In the mountainous region of Jebel Akhdar ("Green Mountain") in 1924, Italian Governor Ernesto Bombelli created a counter-guerrilla force that inflicted a severe setback to rebel forces in April 1925. Mukhtar then quickly modified his own tactics and was able to count on continued help from Egypt. In March, 1927, despite occupation of Giarabub from February 1926 and increasingly stringent rule under Governor Attilio Teruzzi, Mukhtar surprised Italian troops at Raheiba. Between 1927 and 1928, Mukhtar reorganized the Senusite forces, who were being hunted constantly by the Italians. Even General Teruzzi recognized Omar's qualities of "exceptional perseverance and strong will power."[this quote needs a citation]

Omar Mukhtar arrested by Italian officials.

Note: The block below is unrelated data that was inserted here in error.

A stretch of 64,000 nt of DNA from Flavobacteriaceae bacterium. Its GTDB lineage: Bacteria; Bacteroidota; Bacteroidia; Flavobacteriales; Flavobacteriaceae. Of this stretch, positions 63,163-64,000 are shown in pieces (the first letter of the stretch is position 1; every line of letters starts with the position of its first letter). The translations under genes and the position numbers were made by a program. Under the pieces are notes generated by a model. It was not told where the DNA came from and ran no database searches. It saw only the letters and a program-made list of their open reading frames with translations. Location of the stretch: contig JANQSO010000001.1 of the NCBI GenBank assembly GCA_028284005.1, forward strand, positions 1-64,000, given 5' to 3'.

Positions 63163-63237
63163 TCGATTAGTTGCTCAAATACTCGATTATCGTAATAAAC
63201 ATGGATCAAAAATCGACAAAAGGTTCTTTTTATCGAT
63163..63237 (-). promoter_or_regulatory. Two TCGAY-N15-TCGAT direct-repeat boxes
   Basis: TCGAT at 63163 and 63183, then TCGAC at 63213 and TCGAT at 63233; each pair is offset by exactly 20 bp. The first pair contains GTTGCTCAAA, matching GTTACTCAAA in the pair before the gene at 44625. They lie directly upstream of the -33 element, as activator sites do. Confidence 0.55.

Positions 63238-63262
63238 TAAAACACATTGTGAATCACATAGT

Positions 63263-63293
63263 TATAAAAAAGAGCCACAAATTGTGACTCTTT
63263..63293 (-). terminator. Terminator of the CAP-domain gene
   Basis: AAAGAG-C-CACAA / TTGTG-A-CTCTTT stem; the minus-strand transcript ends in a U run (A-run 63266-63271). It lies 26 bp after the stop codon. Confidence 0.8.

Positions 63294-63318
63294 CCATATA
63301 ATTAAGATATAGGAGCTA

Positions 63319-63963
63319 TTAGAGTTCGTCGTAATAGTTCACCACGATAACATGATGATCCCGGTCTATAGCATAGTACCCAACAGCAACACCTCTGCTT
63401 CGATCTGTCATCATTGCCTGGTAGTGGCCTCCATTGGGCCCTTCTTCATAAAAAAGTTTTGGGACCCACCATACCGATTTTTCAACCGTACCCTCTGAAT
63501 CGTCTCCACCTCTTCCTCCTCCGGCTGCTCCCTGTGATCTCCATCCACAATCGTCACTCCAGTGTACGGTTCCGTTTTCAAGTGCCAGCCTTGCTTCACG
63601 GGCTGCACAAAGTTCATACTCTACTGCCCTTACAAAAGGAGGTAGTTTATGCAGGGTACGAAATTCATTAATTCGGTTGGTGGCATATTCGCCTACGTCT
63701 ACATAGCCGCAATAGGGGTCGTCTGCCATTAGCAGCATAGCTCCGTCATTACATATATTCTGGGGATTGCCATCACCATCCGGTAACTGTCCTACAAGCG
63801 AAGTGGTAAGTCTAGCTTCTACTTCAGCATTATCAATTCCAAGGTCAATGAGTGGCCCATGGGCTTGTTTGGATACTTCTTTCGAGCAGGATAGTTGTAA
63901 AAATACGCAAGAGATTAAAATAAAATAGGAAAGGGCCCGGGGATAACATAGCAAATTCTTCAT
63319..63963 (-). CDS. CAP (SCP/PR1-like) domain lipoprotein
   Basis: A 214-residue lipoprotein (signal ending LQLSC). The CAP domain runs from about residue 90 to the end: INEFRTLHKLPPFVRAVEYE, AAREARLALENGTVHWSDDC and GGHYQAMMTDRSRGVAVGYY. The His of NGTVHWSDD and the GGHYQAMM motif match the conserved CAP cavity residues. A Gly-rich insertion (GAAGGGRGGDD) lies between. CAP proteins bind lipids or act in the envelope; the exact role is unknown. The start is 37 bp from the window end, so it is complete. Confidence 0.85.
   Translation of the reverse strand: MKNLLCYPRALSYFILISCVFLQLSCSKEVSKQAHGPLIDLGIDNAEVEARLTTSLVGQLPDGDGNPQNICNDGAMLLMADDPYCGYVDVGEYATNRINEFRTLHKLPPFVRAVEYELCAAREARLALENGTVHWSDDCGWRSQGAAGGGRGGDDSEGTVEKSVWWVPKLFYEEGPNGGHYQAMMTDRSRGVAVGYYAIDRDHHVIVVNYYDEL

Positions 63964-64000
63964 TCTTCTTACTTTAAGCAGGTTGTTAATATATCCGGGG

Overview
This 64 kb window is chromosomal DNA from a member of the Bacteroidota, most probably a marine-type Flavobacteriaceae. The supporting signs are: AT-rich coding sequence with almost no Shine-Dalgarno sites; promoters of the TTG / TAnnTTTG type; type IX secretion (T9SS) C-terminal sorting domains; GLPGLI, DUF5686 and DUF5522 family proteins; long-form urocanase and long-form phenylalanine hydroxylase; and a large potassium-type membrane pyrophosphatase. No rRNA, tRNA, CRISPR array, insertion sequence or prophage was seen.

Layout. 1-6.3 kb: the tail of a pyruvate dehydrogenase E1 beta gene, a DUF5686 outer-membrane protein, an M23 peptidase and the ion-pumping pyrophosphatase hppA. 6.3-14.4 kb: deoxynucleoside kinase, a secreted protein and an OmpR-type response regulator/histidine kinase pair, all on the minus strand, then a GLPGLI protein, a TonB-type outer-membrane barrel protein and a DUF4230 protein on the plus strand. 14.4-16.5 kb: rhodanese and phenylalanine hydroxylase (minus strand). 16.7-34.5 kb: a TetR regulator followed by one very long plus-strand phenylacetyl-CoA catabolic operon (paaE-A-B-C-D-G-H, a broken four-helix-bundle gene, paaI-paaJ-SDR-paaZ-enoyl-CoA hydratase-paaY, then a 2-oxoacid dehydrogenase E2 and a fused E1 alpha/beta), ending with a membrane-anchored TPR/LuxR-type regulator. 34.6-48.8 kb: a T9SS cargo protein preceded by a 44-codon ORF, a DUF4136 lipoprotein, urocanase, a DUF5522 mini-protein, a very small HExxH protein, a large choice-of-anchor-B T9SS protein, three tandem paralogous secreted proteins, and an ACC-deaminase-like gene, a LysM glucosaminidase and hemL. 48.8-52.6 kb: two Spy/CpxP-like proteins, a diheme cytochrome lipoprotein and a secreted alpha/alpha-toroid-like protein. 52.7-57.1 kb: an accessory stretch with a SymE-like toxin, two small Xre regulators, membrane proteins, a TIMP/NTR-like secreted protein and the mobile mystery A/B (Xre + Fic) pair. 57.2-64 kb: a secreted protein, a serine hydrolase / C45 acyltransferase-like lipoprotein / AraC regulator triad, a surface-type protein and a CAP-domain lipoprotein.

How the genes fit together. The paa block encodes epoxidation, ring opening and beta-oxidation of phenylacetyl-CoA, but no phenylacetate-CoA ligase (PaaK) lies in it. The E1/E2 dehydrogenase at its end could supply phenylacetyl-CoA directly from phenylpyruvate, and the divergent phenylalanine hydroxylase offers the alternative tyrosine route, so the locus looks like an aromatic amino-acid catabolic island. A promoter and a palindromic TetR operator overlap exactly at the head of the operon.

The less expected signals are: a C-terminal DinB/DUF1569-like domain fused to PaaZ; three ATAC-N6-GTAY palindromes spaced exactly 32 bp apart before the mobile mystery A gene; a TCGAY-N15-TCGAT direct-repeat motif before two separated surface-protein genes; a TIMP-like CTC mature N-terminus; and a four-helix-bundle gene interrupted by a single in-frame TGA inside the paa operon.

Pietro Badoglio, governor of Libya from January 1929, after extensive negotiations concluded a compromise with Mukhtar (described by the Italians as his complete submission) similar to previous Italo-Senusite accords. At the end of October, 1929, Mukhtar denounced the compromise and re-established a unity of action among Libyan forces, preparing himself for the ultimate confrontation with General Rodolfo Graziani, the Italian military commander from March 1930. A massive offensive in June against Mukhtar's forces having failed, Graziani, in full accord with Badoglio, Emilio De Bono (minister of the colonies), and Benito Mussolini, initiated a plan to break the Cyrenian resistance: the 100,000 population of Gebel[disambiguation needed] would be relocated to concentration camps on the coast, and the Libyan-Egyptian border from the coast at Giarabub would be closed, preventing any foreign help to the fighters and depriving them of support from the native population. These measures, which Graziani initiated early in 1931, took their toll on the Senusite resistance. The rebels were deprived of help and reinforcements, spied upon, hit by Italian aircraft, and pursued on the ground by the Italian forces aided by local informers and collaborators. Mukhtar continued to struggle despite increased hardships and risks, but on 11 September 1931, he was ambushed near Slonta.[citation needed]